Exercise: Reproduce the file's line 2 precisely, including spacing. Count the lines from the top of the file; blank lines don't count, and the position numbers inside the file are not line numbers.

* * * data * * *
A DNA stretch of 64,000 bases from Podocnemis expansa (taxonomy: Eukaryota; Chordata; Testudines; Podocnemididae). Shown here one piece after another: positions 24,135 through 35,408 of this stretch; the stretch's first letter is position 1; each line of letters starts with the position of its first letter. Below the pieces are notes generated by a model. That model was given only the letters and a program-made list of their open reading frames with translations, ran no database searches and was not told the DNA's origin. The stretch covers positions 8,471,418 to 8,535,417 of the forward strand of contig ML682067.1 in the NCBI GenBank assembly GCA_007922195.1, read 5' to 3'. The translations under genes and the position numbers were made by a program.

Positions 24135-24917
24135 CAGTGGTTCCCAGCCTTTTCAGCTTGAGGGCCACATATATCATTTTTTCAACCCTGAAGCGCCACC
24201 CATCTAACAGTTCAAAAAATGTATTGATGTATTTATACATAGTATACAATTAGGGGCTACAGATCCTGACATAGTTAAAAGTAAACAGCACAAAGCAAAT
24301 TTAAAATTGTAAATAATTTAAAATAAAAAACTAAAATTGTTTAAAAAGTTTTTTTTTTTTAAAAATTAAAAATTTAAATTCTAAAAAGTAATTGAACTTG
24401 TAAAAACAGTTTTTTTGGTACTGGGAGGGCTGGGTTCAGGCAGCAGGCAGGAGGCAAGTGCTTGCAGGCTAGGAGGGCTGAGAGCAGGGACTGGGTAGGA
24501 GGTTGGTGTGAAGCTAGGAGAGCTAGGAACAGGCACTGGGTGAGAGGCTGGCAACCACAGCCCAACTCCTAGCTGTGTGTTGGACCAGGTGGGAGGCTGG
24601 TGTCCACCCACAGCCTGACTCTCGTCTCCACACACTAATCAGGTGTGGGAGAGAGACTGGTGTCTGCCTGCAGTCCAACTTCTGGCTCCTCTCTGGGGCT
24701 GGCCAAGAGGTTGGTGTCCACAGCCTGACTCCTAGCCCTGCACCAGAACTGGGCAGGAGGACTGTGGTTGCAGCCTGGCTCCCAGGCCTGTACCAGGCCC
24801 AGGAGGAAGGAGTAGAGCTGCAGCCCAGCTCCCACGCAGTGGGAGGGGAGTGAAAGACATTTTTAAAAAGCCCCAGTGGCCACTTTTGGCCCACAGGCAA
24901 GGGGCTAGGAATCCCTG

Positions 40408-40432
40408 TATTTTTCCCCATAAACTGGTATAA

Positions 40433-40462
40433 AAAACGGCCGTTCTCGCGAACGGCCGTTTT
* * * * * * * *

Positions 24135-24917